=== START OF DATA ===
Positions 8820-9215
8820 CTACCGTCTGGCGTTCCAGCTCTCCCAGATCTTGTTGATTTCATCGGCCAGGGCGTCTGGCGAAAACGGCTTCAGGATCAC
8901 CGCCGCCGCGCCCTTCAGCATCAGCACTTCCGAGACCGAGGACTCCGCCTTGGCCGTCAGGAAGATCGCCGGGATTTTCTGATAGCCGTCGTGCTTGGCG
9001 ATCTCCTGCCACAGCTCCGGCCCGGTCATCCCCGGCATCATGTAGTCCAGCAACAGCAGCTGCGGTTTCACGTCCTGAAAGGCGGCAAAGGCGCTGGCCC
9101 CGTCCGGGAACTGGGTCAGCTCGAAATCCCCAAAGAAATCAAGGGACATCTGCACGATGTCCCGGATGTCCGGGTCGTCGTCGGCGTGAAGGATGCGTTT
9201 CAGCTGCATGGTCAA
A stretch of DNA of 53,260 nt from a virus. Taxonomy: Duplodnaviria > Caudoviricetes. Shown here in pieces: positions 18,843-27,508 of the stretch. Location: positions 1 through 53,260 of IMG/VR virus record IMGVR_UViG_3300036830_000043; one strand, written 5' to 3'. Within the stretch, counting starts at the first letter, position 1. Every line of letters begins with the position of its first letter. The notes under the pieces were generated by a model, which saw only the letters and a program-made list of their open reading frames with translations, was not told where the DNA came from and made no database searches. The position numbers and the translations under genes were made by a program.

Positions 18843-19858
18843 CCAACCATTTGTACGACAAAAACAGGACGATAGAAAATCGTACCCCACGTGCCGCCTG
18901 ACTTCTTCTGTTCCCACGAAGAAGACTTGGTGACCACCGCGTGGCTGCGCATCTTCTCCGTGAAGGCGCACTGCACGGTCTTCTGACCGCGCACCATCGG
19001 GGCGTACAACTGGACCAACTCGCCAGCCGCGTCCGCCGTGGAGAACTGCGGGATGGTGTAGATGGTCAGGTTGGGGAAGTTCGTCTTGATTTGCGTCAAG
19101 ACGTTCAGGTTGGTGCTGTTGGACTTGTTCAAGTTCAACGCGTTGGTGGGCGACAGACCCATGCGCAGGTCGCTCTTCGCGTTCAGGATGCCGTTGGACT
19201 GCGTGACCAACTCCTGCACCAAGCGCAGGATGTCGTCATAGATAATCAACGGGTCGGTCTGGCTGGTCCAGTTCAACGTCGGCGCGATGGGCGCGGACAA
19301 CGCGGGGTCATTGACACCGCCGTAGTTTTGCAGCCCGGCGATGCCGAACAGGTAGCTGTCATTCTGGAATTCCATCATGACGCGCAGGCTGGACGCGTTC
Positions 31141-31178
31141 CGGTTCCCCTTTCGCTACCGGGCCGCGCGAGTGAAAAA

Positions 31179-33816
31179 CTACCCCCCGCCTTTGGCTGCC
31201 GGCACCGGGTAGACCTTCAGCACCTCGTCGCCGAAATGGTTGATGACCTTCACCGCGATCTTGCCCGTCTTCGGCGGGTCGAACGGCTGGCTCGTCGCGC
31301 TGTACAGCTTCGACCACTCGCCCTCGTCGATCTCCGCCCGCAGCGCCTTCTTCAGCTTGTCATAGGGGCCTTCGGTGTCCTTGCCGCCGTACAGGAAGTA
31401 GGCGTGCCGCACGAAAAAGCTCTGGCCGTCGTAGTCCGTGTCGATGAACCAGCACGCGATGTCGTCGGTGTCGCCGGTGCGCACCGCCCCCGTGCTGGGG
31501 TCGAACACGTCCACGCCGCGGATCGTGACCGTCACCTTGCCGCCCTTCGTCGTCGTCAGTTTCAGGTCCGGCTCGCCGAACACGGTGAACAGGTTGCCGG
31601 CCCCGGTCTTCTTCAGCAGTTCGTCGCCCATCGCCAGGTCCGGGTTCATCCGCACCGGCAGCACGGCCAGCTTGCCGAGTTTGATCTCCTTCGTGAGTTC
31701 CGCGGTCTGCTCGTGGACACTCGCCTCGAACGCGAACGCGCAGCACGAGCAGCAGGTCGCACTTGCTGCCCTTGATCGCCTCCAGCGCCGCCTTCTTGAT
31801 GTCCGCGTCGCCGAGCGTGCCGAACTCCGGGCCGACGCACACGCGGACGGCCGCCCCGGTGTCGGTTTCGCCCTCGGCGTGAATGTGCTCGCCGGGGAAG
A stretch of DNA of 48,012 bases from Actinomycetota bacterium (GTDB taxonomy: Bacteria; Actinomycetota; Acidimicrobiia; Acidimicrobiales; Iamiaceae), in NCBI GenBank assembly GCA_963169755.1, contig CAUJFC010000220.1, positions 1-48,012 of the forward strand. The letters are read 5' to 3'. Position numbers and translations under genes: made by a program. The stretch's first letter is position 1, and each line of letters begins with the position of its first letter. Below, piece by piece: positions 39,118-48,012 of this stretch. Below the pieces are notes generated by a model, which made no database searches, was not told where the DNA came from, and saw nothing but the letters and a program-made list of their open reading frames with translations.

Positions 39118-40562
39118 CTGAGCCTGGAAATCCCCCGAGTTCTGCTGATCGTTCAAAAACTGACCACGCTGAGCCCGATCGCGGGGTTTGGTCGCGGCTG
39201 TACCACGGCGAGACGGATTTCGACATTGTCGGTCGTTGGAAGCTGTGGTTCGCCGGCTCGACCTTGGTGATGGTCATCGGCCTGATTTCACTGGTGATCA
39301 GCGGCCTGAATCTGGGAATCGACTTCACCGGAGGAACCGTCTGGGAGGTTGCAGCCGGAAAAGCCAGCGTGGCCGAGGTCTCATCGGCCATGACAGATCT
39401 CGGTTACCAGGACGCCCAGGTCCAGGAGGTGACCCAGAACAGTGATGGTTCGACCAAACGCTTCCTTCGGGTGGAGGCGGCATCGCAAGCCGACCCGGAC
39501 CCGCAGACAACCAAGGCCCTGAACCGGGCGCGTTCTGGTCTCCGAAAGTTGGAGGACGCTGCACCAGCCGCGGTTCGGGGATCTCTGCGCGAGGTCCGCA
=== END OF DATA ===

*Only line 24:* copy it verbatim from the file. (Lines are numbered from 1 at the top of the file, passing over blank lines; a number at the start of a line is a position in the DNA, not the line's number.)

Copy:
31701 CGCGGTCTGCTCGTGGACACTCGCCTCGAACGCGAACGCGCAGCACGAGCAGCAGGTCGCACTTGCTGCCCTTGATCGCCTCCAGCGCCGCCTTCTTGAT